Straight, No Chaser: The Battle of Antioxidants and Free Radicals
We engage in a lot of fads and off the wall activity to pursue health instead of following tried and true principles of basic science. One thing that I wish didn’t fit that trend is use of supplemental antioxidants. Before talking about using antioxidants, allow me to discuss why they’re necessary.
Free radicals are like the Tasmanian Devil. These molecules are byproducts of many activities that create cell damage. Think about cigarette smoke, trauma (even vigorous exercise), excessive heat and sunlight (and its radiation), to name a few examples. The process of creating and releasing these molecules is called oxidation. The key point is free radicals are unstable and too many of them lead to a process called oxidative stress. This process is implicated in the development of many illnesses, including Alzheimer’s disease, cancer, cataracts and other eye diseases, cardiovascular diseases, diabetes and Parkinson’s disease.
Antioxidants are substances that prevent or delay cell damage caused by free radicals. Antioxidants may be natural or artificial (e.g. man-made). The healthy diets we’re always asking you to eat (e.g. those high in fruits and vegetables) contain lots of antioxidants; in fact this has a lot to do with why we believe they’re good for us. Of course, now you can get many forms of antioxidants in pills. That’s where things get a little less certain.
Logically, you’d think that if some antioxidants are good, a lot would be better, and they would really be effective against free radicals. Furthermore, you’d think a convenient and efficient way of doing this would be putting a lot of antioxidants in a pill. Unfortunately, medical science (including over 100,000 people studied) has shown this not to be as simplistic as our logic would have us believe. I can’t say this any simpler. Antioxidant supplements have not been shown to be helpful in preventing disease. In fact, high-dose supplementation has been shown to have harmful effects, including increasing the risks of lung and prostate cancer. In short, our body doesn’t function in as linear a manner as we would like to think.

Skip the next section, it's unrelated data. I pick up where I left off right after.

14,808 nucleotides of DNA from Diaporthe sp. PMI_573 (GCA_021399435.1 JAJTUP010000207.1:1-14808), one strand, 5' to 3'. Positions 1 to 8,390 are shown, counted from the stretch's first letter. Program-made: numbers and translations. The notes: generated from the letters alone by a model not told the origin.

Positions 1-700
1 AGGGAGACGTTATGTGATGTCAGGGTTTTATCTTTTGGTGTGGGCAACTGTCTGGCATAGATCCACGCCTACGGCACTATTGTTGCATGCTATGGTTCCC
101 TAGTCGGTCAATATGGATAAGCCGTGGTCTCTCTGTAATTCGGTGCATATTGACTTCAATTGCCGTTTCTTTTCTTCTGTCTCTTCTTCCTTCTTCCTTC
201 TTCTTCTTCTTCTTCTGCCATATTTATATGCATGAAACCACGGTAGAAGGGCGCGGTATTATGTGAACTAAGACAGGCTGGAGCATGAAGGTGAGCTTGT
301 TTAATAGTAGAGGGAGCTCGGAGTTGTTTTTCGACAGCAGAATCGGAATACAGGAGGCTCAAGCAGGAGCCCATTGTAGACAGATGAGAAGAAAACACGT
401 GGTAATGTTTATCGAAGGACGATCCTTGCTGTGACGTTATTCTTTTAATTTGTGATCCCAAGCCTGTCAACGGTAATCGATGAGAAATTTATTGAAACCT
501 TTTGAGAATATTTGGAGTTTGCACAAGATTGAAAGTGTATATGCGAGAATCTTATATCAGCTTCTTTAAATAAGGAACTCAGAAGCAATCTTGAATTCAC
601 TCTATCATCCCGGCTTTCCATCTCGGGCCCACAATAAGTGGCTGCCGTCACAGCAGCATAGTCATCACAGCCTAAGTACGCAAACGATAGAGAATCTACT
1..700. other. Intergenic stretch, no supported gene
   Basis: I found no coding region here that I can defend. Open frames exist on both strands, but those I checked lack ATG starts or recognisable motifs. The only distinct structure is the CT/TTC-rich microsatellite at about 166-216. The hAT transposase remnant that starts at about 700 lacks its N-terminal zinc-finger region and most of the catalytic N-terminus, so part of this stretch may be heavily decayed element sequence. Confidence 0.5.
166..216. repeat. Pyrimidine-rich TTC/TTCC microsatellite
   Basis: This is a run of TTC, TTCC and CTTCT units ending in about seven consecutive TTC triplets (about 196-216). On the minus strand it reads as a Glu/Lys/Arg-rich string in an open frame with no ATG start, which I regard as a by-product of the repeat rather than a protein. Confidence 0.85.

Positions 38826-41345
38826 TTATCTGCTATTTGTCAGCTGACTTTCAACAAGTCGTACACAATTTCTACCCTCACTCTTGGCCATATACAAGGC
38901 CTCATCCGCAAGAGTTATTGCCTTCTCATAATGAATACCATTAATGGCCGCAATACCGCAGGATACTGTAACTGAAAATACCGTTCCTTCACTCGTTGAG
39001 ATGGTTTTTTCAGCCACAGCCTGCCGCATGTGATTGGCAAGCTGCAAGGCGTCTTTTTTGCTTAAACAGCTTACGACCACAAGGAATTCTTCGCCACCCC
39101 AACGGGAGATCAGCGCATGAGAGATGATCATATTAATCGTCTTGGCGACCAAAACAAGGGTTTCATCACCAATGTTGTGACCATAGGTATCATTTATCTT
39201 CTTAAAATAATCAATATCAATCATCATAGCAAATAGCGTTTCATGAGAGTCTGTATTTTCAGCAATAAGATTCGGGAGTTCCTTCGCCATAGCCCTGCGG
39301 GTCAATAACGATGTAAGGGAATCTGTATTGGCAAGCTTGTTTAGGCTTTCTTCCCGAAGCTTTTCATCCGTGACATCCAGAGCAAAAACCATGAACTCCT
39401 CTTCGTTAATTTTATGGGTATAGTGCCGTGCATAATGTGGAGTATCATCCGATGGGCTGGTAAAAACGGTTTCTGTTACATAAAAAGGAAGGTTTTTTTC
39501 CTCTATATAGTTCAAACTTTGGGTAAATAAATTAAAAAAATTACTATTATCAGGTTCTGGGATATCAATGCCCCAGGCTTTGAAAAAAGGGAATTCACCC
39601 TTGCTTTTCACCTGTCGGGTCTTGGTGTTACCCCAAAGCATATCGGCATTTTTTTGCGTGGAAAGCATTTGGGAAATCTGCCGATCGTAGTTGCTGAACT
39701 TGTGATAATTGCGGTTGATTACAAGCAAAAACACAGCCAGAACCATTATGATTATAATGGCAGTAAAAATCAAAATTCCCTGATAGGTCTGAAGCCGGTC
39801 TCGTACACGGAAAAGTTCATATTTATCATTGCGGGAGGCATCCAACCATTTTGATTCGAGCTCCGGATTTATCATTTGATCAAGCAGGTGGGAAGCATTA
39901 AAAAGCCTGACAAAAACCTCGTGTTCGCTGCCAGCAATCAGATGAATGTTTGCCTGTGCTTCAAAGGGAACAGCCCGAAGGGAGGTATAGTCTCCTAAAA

Here’s your take home message: We have yet proven that we’re able to cheat Mother Nature. You will not find your health in a bottle. Diet and exercise remain the champions of the battle of pursuing good health. Get your antioxidants the old fashioned way – in your fruits and veggies. Here’s a nice chart for your reference.